Editor’s Note: Every Wednesday at 10:00 am CT, Adam and Lindsey host a live Girardian Virtual Bible Study following the Sunday lectionary on the Raven Foundation Facebook page. We invite our listeners to join the conversation with comments and questions. I take some notes to help me prepare… and share them with you to help you do the same! This is the Girardian Virtual Bible Study preview!
“Blessed are you who are poor, for yours is the kingdom of God.” – Luke 6:20
It’s the Sermon on the Plain!
In an age of massive and growing wealth disparity, I can’t think of a more subversive, powerful, eye-opening message than the words of Luke 6:17-26. It clashes against everything we know, against a world that has been crafted over generations to raise some to unfathomable opulence while billions more struggle to sustain themselves.
Blessed are the hungry, the grieving, the despised… in what way are they blessed? The pangs of hunger eat young and old alike from the inside out. Tears blur the eyes and choke the throats of millions who have lost loved ones to war, disease, famine, blistering heat or freezing cold as they go under or unsheltered, homes lost to poverty, disaster, war. The marginalized and reviled – the prisoners thrown away and discarded – how are they blessed now?
I hardly know where to begin to think about all of this, so first I will go back to the Hebrew Bible reading: Jeremiah 17: 5-10. “Cursed are those who trust in mere mortals … Blessed are those who trust in the Lord. They shall be like a tree planted by water, sending out its roots by the stream. It shall not fear when heat comes, and its leaves shall stay green; in the year of drought it is not anxious, and it does not cease to bear fruit.”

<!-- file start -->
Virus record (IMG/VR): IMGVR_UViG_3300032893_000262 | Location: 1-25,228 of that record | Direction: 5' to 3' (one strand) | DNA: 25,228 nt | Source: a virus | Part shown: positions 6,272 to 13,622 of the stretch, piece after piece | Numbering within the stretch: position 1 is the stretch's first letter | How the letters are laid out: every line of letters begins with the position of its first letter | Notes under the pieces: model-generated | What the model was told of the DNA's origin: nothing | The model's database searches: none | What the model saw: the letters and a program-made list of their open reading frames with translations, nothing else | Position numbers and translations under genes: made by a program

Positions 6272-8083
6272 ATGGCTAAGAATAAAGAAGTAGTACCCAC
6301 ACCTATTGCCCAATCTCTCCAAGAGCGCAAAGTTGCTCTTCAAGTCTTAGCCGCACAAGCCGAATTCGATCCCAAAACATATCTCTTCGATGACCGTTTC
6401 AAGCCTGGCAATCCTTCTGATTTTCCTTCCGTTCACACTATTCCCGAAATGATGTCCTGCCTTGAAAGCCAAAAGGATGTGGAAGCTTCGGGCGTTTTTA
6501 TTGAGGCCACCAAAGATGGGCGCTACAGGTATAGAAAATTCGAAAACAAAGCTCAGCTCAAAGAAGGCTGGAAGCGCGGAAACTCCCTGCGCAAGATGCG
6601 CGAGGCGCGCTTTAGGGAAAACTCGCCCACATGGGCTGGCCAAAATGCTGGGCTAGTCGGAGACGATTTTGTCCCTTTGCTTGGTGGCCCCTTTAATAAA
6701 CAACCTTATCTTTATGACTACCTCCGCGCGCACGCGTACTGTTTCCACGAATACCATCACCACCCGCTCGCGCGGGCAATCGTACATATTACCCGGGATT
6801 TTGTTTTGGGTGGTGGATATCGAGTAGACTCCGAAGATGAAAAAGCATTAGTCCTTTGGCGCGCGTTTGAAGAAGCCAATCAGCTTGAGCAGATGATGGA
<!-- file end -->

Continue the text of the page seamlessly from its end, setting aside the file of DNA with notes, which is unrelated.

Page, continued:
These blessings sound like security in times of trouble. And what brings security in times of trouble?
Enough money can inoculate against some of the worst disasters. It affords food and drink in times of drought, more stable shelter in times of natural disaster, and while it can’t buy health, it can buy healthcare. And reading Jeremiah alone, one might be led to believe in a prosperity Gospel, where trust in God equals financial security. The flip side of this is even more disturbing: failure and hardship is blamed on lack of faith, and there is no incentive to help those who are less fortunate.
“Who sinned, this man or his parents, that he was born blind?” (John 9:2)
It can feel to us as if God’s blessing is in wealth, and God’s blessing is for the rich to the exclusion of the poor. It can feel this way, but human feelings and intuition can be deceptive!
“The heart is devious above all else…”
In Luke, Jesus tells us instead that the poor are blessed. How can this be?